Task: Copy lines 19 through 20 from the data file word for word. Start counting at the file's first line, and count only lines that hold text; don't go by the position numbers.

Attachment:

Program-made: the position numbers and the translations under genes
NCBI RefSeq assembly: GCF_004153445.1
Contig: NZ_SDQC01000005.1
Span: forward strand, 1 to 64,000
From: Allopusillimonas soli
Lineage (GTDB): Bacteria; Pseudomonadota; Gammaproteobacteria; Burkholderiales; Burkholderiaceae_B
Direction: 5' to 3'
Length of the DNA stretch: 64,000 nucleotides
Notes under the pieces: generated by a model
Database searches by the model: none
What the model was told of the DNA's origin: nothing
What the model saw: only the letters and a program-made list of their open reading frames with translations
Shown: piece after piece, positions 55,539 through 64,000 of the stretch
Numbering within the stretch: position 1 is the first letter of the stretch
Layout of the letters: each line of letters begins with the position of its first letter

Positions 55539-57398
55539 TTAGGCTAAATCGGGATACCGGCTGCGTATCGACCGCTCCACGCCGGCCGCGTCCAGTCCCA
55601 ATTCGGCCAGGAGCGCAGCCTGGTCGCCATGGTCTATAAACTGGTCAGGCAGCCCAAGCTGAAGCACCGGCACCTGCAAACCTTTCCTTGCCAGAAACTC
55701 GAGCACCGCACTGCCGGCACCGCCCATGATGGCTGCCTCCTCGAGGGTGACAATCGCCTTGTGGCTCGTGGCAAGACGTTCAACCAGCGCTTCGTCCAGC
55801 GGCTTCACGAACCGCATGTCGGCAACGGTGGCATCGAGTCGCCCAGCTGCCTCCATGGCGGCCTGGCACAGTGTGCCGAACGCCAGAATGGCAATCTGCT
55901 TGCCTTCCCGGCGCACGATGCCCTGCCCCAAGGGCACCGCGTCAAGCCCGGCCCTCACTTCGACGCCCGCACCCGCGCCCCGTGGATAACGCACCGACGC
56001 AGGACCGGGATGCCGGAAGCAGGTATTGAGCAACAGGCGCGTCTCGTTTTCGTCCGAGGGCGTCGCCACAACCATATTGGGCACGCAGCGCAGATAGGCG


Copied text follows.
55701 GAGCACCGCACTGCCGGCACCGCCCATGATGGCTGCCTCCTCGAGGGTGACAATCGCCTTGTGGCTCGTGGCAAGACGTTCAACCAGCGCTTCGTCCAGC
55801 GGCTTCACGAACCGCATGTCGGCAACGGTGGCATCGAGTCGCCCAGCTGCCTCCATGGCGGCCTGGCACAGTGTGCCGAACGCCAGAATGGCAATCTGCT